When the Swedish Academy awarded him the Nobel Prize in 1999, it praised him for embracing “the enormous task of reviewing contemporary history by recalling the disavowed and the forgotten: the victims, losers and lies that people wanted to forget because they had once believed in them.”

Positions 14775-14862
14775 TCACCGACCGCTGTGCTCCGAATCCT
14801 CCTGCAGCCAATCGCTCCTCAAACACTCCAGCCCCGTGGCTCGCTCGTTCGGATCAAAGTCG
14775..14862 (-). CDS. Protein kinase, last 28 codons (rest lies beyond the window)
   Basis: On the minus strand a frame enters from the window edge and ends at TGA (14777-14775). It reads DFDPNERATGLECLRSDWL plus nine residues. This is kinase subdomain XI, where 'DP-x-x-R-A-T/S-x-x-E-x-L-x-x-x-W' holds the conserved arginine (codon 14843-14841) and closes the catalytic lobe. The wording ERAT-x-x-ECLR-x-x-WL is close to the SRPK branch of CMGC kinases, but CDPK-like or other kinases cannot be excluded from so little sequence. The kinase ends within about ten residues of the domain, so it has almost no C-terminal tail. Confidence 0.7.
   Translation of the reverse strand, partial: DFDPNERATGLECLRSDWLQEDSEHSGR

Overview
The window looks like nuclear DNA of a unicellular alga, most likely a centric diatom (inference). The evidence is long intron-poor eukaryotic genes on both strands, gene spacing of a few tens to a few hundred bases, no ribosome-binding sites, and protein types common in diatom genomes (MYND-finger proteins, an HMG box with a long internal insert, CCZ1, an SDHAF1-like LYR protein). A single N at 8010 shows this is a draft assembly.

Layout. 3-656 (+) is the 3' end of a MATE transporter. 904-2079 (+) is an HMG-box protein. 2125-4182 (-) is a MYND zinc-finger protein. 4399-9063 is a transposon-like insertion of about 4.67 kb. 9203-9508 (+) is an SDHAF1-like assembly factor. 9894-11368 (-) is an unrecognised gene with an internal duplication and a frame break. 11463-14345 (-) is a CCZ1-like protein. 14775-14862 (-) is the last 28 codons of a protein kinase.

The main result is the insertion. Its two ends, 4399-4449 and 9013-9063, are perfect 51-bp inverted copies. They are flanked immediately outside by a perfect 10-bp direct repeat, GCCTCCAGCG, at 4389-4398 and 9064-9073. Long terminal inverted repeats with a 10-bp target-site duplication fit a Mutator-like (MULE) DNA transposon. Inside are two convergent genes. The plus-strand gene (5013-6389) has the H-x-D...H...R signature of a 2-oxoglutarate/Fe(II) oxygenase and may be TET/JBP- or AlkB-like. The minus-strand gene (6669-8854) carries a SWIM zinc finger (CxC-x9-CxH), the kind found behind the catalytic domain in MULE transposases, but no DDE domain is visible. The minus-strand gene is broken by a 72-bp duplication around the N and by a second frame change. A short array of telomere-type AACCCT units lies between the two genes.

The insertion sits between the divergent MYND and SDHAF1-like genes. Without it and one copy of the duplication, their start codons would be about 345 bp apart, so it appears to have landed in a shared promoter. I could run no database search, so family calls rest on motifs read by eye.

He was a complex figure. He was part of a German artistic movement known as Vergangenheitsbewältigung, which translates roughly as “coming to terms with the past.” Yet he left it until 2006, in his memoir 'Peeling the Onion', to reveal his conscription into the notorious Waffen-SS in 1944 at the age of 16.
“The job of a citizen is to keep his mouth open.”
― Günter Grass